Sept. 10, 2006
By Maj. Gen. Robert B. Newman, Jr.
The one year anniversary of Hurricane Katrina has generated many reviews of emergency preparedness in the Commonwealth, and has highlighted many of the dramatic changes in the strategic landscape as a result of some of the lessons learned after Katrina. These assessments reflect a fundamental change in emergency response across the country - the shift in focus from post-event recovery to pre-event evacuation, and risk mitigation planning. Learning from these lessons, the Virginia National Guard has made fundamental changes in order to become a full partner in emergency response planning in the Commonwealth.
Since Governor Kaine appointed me as his Adjutant General, the Virginia National Guard has achieved several significant milestones that have better prepared us to serve the Commonwealth in times of disaster. First, we have reorganized our senior staff and placed significant personnel resources into emergency response planning and operations. Further, we have relocated the Office of the Adjutant General and my key staff to Richmond, where we can better integrate with other emergency management and public safety agencies.
Additionally, working with the Virginia Department of Emergency Management and the broader public safety community we have redefined our role to leverage our tremendous capability to plan and execute large-scale complex operations. We have also begun to meet with local officials to identify their planning needs.
Finally, we have formed three separate Joint Task Force Headquarters to deal with the most likely threats we might face through man-made or natural events in the National Capital Region, Hampton Roads, or anywhere else in Virginia.
As we are developing our plans, we are also exercising our capability to successfully carry them out. When we received a request from National Guard Bureau to support President Bush’s Southwest Border mission “Operation Jump Start,” we contacted our Soldiers and Airmen to determine who would be interested in volunteering for the mission.
Within 24 hours, we were able to identify over 300 Soldiers and Airmen that wanted to support this effort. What’s important to note is that we contacted over 7,000 Soldiers and over 1,200 Airmen in this process. It exercised our capability to instantly communicate with our Soldiers and Airmen.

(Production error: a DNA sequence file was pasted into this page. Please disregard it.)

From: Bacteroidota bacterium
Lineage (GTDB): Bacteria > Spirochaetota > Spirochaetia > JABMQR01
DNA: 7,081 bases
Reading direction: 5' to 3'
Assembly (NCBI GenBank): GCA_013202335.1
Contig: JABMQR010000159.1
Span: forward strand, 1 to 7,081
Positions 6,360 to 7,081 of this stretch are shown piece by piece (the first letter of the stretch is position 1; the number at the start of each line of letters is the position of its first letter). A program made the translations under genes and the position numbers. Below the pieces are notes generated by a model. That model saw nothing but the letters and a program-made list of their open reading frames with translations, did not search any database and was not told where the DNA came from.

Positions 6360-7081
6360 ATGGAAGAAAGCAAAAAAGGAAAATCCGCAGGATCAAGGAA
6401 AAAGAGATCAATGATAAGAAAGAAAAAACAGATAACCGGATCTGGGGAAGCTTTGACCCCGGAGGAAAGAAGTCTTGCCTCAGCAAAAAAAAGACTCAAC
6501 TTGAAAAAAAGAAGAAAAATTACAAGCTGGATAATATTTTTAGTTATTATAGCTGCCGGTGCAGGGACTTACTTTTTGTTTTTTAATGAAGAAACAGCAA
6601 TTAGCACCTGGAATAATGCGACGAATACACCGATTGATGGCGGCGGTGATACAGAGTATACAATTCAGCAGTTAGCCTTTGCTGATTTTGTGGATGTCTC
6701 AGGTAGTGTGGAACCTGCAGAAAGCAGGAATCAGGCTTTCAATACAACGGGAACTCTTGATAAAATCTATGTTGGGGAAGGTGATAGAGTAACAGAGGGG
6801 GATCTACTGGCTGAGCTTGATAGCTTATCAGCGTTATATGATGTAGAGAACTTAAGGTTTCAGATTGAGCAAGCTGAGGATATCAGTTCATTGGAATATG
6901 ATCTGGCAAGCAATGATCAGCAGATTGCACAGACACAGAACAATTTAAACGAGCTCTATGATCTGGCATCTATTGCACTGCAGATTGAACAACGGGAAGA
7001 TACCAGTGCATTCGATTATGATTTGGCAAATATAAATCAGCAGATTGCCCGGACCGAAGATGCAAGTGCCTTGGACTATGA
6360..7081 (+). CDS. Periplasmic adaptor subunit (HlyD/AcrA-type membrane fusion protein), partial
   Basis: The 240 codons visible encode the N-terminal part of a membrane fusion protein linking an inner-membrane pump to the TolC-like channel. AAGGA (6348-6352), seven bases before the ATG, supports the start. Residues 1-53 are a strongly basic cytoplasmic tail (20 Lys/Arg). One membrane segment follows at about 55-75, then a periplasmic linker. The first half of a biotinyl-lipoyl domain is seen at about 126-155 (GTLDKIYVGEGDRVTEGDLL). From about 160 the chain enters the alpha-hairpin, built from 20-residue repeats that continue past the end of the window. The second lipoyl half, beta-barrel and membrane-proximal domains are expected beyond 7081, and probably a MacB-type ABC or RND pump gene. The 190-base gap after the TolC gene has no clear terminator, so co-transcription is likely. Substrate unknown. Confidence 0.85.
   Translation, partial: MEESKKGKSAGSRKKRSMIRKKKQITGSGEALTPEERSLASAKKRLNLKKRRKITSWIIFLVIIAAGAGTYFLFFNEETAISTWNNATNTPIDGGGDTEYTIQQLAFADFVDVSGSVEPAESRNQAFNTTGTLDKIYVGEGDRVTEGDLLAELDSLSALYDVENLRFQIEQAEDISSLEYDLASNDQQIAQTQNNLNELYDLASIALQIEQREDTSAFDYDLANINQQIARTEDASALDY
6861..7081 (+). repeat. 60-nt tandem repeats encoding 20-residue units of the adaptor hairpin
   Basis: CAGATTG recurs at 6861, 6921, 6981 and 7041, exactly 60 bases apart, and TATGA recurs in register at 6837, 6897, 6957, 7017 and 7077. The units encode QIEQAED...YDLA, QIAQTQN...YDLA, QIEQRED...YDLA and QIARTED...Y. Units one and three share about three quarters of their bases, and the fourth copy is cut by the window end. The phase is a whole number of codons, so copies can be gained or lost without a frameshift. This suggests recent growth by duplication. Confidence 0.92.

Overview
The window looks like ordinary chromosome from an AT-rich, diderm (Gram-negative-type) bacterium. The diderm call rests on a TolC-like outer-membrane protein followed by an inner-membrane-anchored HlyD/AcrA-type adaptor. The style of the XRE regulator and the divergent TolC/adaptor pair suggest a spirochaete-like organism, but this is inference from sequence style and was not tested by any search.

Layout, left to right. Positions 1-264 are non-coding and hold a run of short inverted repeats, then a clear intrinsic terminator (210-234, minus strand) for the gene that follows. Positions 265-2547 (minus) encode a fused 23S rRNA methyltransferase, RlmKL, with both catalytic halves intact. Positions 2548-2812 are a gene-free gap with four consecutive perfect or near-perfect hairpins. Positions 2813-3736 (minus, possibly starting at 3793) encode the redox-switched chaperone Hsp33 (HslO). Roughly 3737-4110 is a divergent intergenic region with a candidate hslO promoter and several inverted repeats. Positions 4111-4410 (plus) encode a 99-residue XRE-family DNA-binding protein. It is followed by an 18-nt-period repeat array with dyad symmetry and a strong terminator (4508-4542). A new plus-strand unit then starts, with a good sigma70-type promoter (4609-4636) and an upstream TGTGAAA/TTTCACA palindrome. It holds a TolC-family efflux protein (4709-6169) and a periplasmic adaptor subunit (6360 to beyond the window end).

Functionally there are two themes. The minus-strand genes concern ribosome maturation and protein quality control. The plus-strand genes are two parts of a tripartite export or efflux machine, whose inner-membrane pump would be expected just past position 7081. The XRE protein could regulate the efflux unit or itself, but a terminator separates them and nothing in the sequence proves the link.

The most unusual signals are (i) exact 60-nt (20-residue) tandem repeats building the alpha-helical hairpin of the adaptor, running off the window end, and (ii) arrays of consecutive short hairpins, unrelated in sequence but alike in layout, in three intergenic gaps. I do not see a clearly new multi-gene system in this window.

This same mission demanded that we exercise our planning process to ensure we could muster, organize, logistically support, train, and most importantly command and control Soldiers and Airmen engaged in a complex effort. We accomplished this while preparing over 400 Soldiers to enter active federal service and deploy to Kosovo. “Operation Jump Start” tested our ability to respond quickly with no notice, and we did.
Nationwide, National Guard deployments in support to the Global War on Terror and the Southwest Border Mission have raised questions about our preparedness to respond at home. It is a fact that we have some equipment shortages; however, these do not materially affect our ability to serve the Commonwealth. In many ways, the increased tempo of operations over the last five years has better prepared us to plan for and respond to a disaster.
We have hundreds of highly experienced officers and non-commissioned officers who have operated successfully in the most hostile conditions imaginable. We also sent a Battalion to support the Katrina response. Our leaders know how to adapt to accomplish any mission. They can plan and execute incredibly complex operations and have an infectiously positive attitude in the midst of crisis. We are turning that capability inward, working with the Department of Emergency Management to support localities across the Commonwealth.
On the heels of the Katrina anniversary, Tropical Storm Ernesto provided us an opportunity to test our new ways of doing business. Long before the storm reached Virginia, the Virginia National Guard was working with other state agencies to better anticipate support requirements. Our planners and operations managers worked with their counterparts in various state agencies to determine how Virginia National Guard assets could best be used, and we significantly increased our presence in the Virginia Emergency Operations Center. These efforts enabled us to more rapidly integrate into operations during the event. We had Soldiers ready throughout the Commonwealth and we deployed to assist in evacuating families from the middle peninsula. Thankfully, Ernesto was only a tropical storm, but it tested our systems enough to show that we are on the right track.
Your Virginia National Guard is responding to a new strategic environment. We have positioned ourselves to gain maximum benefit from collaborating with our sister agencies. Our planners are coordinating with their counterparts from key regions in the state. We are exploring new ways of resourcing our efforts, especially in the area of interoperability, and we are strengthening the capability of the Virginia Defense Force. In short, we are constantly innovating in our determination to protect the Commonwealth, and continue the tradition of success that has long been the hallmark of the Virginia National Guard – The Commonwealth’s Guardians.